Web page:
I am going to die from this.

“Oh well.”

Does that seem cavalier?  I’ve been dealing with the concept of my own demise daily since I was diagnosed.  I don’t want to die (well mostly I don’t), but I’ve had almost four years to come to grips with the concept.  I’m not surprised anymore.  Trust me I’ve gone over every possible permutation, scenario … it just doesn’t bother me a hell of a lot at this point.  So what is the point of stressing about a test result, or a new chemotherapy regimen?  I worry more about the logistics and side-effects; the need itself is no longer a concern.

A failed test?  Man I’ve seen so many horrible test results in the past few years it’s almost funny to me now.  “Yep, still on the train to Suckville.  Next.”  What else do you summon in protest when they’re ALL bad, except dark laughter and a few tears snuck in when nobody’s watching?

I have my moments.  I have entire weeks, as my wife can tell you.  But most of the time, regardless of how dark it gets inside, I try to keep it positive.  Who wants to be around negative people all the time?  So I tell black jokes about my health that are probably uncomfortable for people to laugh at (my wife hates those) but make me smile while I try to ignore the situation and just do what I can to make it through the day.  I don’t think more than a day ahead as I’ve found that leads to thinking about things that can blow major holes in the emotional walls, and I breathe a lot.  Lots of sighs too.  You can’t really do anything else.

So that’s the answer.

You get used to it BECAUSE YOU HAVE TO.  Because responsibilities, and guilt, and all the other fun things you’ve brought as baggage (or wreckage) to the party.  Because if *I* can’t deal with it, how will anyone else dealing with my life?

Tony Robbins, I am not.  Sorry.  I’ve been asked some permutation of this almost since the beginning and it’s the only answer that rings true to me anymore.  You deal with it because there’s no other choice.  If you want to take into that cancer fighter’s angst and let the world know how you’re going to beat this goddamn thing, more power to you.  If you want to stay in bed all day bemoaning your fate, hey, that’s your life choice and it’s not mine to criticize — trust me I get it.  Me?  I just try not to think about it.  I already have, do, will.  I’m far more interested in the few parts of my life I can salvage outside of this shitshow than to dwell on it any more than I already have to.

“It” doesn’t get better.  I do, at rationalizing, being pragmatic, avoiding the disasters and trying to stay positive, if possible, but at the least stay standing.  I can’t do more than that.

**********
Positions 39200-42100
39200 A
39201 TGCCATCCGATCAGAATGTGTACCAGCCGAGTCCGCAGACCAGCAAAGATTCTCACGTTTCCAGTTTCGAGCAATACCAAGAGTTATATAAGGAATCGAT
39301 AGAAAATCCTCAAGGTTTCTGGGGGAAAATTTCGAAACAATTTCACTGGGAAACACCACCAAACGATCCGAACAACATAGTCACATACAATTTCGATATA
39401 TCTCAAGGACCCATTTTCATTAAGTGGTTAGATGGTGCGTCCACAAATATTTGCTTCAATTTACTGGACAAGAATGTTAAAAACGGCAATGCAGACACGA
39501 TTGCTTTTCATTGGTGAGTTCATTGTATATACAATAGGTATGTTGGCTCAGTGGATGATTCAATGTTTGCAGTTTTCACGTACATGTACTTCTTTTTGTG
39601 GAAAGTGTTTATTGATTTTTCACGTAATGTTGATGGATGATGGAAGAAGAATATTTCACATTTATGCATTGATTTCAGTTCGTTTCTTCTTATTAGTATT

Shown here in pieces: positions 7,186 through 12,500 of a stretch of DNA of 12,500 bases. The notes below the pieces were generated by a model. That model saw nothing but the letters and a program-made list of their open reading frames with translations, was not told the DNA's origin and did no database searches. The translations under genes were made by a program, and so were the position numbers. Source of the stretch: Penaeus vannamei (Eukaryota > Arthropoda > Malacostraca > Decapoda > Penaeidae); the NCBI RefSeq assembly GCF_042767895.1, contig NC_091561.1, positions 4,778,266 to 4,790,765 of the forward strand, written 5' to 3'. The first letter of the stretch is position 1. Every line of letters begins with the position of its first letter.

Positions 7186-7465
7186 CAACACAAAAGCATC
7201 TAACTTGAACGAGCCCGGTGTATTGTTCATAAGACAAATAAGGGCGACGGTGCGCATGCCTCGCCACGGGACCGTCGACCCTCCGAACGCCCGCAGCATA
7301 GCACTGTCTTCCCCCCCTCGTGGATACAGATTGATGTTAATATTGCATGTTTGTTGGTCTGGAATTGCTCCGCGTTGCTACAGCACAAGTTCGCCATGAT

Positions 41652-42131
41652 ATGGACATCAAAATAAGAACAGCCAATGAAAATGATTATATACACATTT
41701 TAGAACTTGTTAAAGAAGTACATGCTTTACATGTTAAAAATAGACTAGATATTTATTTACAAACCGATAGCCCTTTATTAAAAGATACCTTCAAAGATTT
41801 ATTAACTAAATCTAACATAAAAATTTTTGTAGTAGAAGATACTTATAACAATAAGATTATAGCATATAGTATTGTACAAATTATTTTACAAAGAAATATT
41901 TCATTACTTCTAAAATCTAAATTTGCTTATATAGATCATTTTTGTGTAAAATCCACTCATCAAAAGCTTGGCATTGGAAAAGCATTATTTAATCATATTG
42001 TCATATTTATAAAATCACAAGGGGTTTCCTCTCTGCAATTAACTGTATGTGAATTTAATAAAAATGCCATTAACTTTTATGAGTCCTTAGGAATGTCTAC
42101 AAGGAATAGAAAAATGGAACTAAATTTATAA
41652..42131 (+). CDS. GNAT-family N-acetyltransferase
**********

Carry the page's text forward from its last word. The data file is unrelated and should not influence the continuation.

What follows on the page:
“Why didn’t daddy take better care of himself so he’d still be here?”

I do that to myself a lot, have that conversation that is. This situation constantly leads to these sketchy little daydreams, envisioning on a micro level what the world will be like when you’re gone. I think I did that before this all began, but death takes on a much more real and imminent feeling with a cancer diagnosis.  It causes guilt, immense amounts of it, that are totally unfair but that you have to deal with.  I wonder sometimes if a lot of folks sadness about cancer comes from that.  On the bright side at least I know this is just a mental game being played and to not wallow in it too much.  But if you can’t accept the truth, as painful as it is, then what can you accept?

It’s because I just didn’t, Ariana.  Because I was selfish.  Because I knew smoking and chewing tobacco was a bad idea and did it anyways.  Because I knew that that food was fucking garbage but ate it anyways.  Because I chose to ignore that all the chemicals and preservatives and food colors were most likely not doing me any favors.  Because I had wifi and wireless signals caressing my DNA for 40+ years and who knows what impact that had.  Because I drank too many Diet Dr. Peppers and touched the wrong bathroom door handle. Because I never thought it would happen to me.  Who knows?  In the end because I was weak somehow, and the giant invisible hand of Darwin or [insert deity here] decided to clean up the gene pool.

And I will be sorry, and feel a guilt so large that nothing can assuage it, every second of every day, until the day they take me from you.  But until then I’ll try to just breathe and do what I can to stick around a lil’ bit longer, spoil you a bit, and see what happens to us.

So here’s to the next chemotherapy, bring that fucker on.

New chemo (Ninlaro)

Chemo regimen number three … adding the recently FDA-approved Ninlaro (Ixazomib) to Revlimid and dexamethasone. A dry chemo that brings to mind rich floral, earthen mineral and cedar nuances with just a hint of dark cherry fruit. Just kidding, it tastes like death and coffee, and the latter only because I chased it with a latte.

Here’s to hoping this witch’s brew works because this routine is getting old.